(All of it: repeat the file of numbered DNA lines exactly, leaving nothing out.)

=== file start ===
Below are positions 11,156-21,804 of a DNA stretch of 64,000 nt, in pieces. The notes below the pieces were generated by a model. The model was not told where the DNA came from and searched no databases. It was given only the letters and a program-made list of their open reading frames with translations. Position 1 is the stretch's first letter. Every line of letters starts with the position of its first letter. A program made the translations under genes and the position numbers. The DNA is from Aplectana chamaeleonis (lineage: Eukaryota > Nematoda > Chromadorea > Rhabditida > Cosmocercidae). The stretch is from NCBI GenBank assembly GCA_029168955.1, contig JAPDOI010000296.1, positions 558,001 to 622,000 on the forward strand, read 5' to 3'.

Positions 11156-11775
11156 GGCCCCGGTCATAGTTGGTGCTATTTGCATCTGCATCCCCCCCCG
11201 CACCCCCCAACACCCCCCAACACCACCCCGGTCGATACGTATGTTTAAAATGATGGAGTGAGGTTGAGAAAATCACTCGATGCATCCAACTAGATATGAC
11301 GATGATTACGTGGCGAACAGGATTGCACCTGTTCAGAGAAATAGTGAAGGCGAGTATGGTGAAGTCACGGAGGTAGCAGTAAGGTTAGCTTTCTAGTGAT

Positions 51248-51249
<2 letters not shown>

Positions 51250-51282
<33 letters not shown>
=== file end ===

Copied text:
Below are positions 11,156-21,804 of a DNA stretch of 64,000 nt, in pieces. The notes below the pieces were generated by a model. The model was not told where the DNA came from and searched no databases. It was given only the letters and a program-made list of their open reading frames with translations. Position 1 is the stretch's first letter. Every line of letters starts with the position of its first letter. A program made the translations under genes and the position numbers. The DNA is from Aplectana chamaeleonis (lineage: Eukaryota > Nematoda > Chromadorea > Rhabditida > Cosmocercidae). The stretch is from NCBI GenBank assembly GCA_029168955.1, contig JAPDOI010000296.1, positions 558,001 to 622,000 on the forward strand, read 5' to 3'.

Positions 11156-11775
11156 GGCCCCGGTCATAGTTGGTGCTATTTGCATCTGCATCCCCCCCCG
11201 CACCCCCCAACACCCCCCAACACCACCCCGGTCGATACGTATGTTTAAAATGATGGAGTGAGGTTGAGAAAATCACTCGATGCATCCAACTAGATATGAC
11301 GATGATTACGTGGCGAACAGGATTGCACCTGTTCAGAGAAATAGTGAAGGCGAGTATGGTGAAGTCACGGAGGTAGCAGTAAGGTTAGCTTTCTAGTGAT

Positions 51248-51249
<2 letters not shown>

Positions 51250-51282
<33 letters not shown>